Marvel’s Moon Knight Teases MCU’s Horror Phase with New Look
A new teaser for the Disney+ series nods to Moon Knight's roots in Marvel horror comics.
The latest teaser for Marvel’s Moon Knight has plenty of exciting action shots and hints of mystery. We get to see Oscar Isaac playing both desert-bound mercenary Marc Spector and timid English shopkeeper Steven Grant, but you may have noticed that the show seems a little scarier than your average MCU offering!
Not only does Ethan Hawke’s cult leader Arthur Harrow give off creepy vibes, but the teaser is filled with jump scares. There’s even a menacing, skeletal creature sure to be the Egyptian god Khonshu, who resurrects Spector and makes him his earthly agent.
Really, the tone shouldn’t be too much of a surprise because Moon Knight has his roots in horror. The character first appeared in Werewolf by Night #32 (1975) as a bounty hunter sent to capture the lycanthropic Jack T. Russell. Writer Doug Moench, who co-created Moon Knight with artist Don Perlin, has a long history of working on horror comics. He wrote everything from Marvel’s Godzilla series and the company’s anthology comic Eerie to the Batman-as-vampire story Red Rain. For Moon Knight’s first solo series, penciller Bill Sienkiewicz joined Moench, who would later illustrate the terrifying “Demon Bear Saga” in New Mutants.
To bring that tone to live-action, Marvel hired indie horror filmmakers Justin Benson and Aaron Moorhead to direct two episodes of the series (the last four are directed by Egyptian filmmaker Mohamed Diab). Benson and Moorhead built their reputation with supernatural character studies such as Spring and The Endless.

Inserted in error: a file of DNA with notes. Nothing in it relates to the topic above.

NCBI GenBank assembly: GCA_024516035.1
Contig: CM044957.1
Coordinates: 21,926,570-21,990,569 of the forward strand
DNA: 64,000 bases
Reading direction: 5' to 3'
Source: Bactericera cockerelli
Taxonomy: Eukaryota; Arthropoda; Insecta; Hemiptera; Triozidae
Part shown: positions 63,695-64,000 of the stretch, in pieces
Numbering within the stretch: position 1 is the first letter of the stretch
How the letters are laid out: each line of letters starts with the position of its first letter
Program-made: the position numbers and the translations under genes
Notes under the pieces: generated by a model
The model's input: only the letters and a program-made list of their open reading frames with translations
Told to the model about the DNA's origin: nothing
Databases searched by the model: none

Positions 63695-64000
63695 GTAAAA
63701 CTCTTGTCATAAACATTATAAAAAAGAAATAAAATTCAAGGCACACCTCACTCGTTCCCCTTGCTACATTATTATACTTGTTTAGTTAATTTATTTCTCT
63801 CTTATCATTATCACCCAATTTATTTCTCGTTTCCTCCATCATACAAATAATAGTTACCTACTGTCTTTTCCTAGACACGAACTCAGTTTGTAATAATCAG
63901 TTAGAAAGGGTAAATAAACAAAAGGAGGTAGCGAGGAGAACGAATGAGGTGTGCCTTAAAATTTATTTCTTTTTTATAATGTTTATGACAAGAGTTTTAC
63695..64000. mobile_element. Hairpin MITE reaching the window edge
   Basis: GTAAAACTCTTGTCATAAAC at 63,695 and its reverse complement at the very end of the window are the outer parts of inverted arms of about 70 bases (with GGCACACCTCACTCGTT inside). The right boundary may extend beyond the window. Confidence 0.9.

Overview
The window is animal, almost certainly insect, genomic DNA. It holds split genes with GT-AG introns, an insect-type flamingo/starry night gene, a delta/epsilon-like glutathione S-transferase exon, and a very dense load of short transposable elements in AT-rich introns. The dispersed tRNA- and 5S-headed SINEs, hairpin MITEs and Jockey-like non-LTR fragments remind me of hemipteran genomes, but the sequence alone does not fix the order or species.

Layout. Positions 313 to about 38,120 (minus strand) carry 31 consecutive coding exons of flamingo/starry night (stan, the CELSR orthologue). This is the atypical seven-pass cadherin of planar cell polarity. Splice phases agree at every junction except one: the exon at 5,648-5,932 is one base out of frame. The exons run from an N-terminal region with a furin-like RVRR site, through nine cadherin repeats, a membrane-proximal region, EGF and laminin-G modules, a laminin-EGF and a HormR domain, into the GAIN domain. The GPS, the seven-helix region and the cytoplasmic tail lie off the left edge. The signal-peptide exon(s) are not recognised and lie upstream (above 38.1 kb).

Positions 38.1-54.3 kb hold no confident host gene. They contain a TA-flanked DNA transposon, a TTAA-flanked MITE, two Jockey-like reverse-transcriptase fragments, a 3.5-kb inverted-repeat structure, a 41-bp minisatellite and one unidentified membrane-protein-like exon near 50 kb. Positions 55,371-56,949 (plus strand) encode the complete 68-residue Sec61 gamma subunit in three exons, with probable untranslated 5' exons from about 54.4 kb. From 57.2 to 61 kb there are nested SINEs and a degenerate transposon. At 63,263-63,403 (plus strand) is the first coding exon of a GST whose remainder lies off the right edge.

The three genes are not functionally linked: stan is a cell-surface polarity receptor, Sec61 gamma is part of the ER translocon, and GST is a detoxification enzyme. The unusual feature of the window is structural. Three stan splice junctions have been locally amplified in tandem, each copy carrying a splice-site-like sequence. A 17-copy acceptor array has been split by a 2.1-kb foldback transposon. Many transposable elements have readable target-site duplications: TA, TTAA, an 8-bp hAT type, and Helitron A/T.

“They really compliment each other,” Benson told The Playlist of the he and Moorhead’s horror films, their work on Moon Knight, and the Netflix series Archive 81. Moorhead went on to assure readers that Moon Knight has much in common with their previous films. “It’s stuff that’s kind of like what we already do,” he explained.
Of course, Benson and Moorhead aren’t the first or last horror filmmakers to come to the MCU. 2016’s Doctor Strange was directed by Scott Derrickson and co-written by C. Robert Cargill, who collaborated on Sinister and The Black Phone. This May’s Doctor Strange and the Multiverse of Madness promises not only to be a return to superheroes for director Sam Raimi, whose Spider-Man films of the 2000s remain a gold-standard in the genre, but also a chance for the director to play with the supernatural themes he explored in movies such as Evil Dead and Drag Me to Hell.
If Moon Knight does go full horror, it will move the MCU on a path that it has already started to walk down. In addition to the supernatural elements introduced in Doctor Strange, WandaVision ended with the first franchise appearance of the demonic book known as the Darkhold. There are also rumblings of a Werewolf by Night Halloween special starring Gael García Bernal, and a Blade reboot starring Mahershala Ali is fully in the works.
We’ll finally get to see just how scary Moon Knight is willing to be when the show premieres on March 30.